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England’s best-known junior chess player

England’s best-known junior chess player

Dec 19, 2020

The School featured in The Guardian this week after Kushal became the youngest ever winner of the London U8 chess championship despite only starting to play seriously during the pandemic. At just 5 years old he is the youngest ever winner and he also finished 3rd overall in the U10's. 

Kushal is the second top ranked player at the school in the past 12 months with England best know junior, Sheryas Royal, leaving the school at the end of Year 6 last Summer. 

Kushal, aged five, becomes a London champion

A five-year-old boy who learnt the moves less than a year ago has set an age record by winning the London under-eight championship. This annual event, played online last weekend, started in the 1970s boom and launched the careers of England’s elite GMs Gawain Jones and David Howell.

Most chess talents tend to emerge at seven, eight or nine, occasionally at six. Globally, the top prodigy was Samuel Reshevsky, who gave simuls at six and later became the best US player before Bobby Fischer – but there were claims that Reshevsky was born in 1909, not 1911.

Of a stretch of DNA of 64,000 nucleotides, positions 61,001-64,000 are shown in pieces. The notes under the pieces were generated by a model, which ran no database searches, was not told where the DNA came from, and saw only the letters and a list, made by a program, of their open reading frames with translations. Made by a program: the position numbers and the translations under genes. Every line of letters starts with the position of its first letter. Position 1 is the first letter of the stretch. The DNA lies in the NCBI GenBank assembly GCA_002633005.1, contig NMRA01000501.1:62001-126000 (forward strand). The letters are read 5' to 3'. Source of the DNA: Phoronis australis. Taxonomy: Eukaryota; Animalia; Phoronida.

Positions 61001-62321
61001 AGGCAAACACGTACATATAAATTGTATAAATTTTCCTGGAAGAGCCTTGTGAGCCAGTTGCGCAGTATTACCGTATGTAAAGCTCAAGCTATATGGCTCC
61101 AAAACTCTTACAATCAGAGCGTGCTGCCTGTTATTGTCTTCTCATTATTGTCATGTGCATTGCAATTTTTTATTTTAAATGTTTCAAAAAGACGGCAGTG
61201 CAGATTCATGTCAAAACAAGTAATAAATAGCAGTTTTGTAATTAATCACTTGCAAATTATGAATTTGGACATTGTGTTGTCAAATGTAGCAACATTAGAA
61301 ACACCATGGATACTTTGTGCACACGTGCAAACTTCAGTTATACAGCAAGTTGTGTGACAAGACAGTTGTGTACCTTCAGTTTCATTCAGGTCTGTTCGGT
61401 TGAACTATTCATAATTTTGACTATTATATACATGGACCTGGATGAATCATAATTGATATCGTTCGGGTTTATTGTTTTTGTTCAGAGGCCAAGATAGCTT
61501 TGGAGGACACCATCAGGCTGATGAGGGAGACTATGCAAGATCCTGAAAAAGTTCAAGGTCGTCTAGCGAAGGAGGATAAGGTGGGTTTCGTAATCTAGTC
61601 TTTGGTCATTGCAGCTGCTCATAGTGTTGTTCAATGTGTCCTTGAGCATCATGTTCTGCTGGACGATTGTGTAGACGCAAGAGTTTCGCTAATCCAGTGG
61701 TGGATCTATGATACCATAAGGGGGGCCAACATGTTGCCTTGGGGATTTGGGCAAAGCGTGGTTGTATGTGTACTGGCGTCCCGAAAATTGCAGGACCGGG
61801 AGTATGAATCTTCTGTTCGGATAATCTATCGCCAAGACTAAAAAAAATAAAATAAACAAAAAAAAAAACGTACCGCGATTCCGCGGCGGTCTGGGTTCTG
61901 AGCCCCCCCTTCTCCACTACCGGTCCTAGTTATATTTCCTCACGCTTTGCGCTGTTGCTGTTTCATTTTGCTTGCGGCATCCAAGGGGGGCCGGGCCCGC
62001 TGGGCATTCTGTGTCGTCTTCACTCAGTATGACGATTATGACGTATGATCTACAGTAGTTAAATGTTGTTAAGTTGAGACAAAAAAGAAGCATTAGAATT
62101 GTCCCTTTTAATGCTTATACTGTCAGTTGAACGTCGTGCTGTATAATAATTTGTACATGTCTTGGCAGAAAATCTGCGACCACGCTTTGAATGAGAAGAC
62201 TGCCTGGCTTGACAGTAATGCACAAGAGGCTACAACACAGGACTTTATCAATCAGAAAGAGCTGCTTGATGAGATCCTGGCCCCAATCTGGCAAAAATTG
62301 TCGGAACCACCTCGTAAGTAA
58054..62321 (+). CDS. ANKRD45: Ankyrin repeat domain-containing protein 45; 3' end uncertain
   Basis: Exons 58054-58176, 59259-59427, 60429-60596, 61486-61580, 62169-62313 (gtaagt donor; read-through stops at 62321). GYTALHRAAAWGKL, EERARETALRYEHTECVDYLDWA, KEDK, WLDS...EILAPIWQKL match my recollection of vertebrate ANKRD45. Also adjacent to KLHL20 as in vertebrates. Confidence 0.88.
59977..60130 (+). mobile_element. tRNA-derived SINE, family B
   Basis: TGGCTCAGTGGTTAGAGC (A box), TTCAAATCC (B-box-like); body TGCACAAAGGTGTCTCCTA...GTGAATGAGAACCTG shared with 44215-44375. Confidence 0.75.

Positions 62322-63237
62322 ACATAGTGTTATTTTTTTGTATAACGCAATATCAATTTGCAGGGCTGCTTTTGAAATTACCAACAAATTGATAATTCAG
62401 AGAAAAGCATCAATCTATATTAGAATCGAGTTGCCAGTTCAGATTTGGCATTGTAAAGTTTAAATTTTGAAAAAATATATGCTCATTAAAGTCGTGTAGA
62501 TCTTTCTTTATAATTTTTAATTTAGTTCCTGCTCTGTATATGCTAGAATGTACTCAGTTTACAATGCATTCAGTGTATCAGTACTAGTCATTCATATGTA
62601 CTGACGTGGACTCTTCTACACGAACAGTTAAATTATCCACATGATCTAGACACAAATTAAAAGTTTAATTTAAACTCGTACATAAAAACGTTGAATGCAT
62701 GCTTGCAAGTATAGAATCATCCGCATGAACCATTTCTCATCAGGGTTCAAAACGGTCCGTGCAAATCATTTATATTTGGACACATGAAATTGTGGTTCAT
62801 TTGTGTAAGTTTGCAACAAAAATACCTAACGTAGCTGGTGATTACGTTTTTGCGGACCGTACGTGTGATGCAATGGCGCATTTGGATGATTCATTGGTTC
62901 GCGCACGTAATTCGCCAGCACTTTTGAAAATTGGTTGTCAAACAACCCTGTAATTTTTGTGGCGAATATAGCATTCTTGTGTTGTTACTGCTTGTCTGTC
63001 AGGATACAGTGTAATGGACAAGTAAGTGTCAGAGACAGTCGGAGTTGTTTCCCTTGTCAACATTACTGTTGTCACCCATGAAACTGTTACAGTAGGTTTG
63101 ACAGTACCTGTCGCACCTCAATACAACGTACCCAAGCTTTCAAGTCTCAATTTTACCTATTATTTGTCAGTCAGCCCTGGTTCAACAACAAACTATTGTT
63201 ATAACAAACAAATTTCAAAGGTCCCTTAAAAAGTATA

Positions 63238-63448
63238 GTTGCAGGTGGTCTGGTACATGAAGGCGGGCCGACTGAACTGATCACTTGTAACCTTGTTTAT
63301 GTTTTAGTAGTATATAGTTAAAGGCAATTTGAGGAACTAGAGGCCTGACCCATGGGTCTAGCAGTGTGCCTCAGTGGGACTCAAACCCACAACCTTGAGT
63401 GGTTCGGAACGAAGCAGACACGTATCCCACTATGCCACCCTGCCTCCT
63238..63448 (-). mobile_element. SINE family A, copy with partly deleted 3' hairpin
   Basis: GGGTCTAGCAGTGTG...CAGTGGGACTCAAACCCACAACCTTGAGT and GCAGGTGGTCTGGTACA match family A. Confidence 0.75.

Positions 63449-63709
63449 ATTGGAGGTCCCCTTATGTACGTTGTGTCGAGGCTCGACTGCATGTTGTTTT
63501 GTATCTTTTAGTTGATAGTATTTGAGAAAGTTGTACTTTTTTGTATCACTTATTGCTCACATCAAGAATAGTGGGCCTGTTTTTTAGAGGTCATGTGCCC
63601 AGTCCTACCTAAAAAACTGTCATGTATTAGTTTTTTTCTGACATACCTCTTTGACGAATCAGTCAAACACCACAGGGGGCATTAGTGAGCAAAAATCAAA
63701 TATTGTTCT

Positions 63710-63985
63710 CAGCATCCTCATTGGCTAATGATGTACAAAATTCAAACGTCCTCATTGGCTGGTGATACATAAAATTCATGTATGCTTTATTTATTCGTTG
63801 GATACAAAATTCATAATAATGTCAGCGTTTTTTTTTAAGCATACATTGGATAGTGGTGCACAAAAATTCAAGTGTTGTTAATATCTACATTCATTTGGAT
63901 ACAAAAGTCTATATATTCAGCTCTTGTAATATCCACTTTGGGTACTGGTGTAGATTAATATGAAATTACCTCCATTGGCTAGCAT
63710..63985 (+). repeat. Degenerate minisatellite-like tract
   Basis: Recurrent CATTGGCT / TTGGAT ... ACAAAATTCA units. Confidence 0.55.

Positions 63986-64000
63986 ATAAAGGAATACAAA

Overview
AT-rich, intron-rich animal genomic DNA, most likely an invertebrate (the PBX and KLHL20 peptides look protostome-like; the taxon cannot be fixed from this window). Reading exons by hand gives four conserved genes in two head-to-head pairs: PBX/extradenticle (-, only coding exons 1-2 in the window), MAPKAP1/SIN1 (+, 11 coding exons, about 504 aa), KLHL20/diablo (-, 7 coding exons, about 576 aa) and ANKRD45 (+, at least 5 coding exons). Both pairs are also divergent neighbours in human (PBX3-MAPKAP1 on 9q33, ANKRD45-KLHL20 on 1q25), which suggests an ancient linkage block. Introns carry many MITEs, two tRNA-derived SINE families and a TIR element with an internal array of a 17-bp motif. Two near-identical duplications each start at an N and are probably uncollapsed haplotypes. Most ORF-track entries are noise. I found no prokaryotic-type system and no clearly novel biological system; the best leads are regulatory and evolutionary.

Kushal Jakhria, five years eight months old and a first year pupil at the Pointer School, Blackheath, finished level with the top seed, Patrick Damodaran, on 6.5/7, but had a better tie-break. Both had winning chances during their drawn individual game.

Two years ago Damodaran, then five himself, missed out by half a point. He is now England’s No 1 ranked under-nine, with a very respectable 1750 rating, and has already represented England in world events. Jakhria, in contrast, has no over-the board graded games yet, as he only began competitive play during the pandemic.

His under-eight victory was not just a one-off. Jakhria also scored 6/7 in the London under-10, and has a lichess rating in the top 9% of the website’s 250,000 rapid chess players.

Jakhria’s South-East London school has also produced England’s best-known junior, Shreyas Royal. The Pointer chess coach, Fide Master Alexis Harakis, attributes his pupil’s success to his exceptional pattern memory, visual skills and stamina for his age.

3702: 1 Be2! h6 2 Rh4! h5 3 Kg5! Ke4 4 Bf3 mate.

Read the full article

https://www.theguardian.com/sport/2020/dec/18/chess-game-of-the-year-decides-title-as-covid-19-hits-russian-championship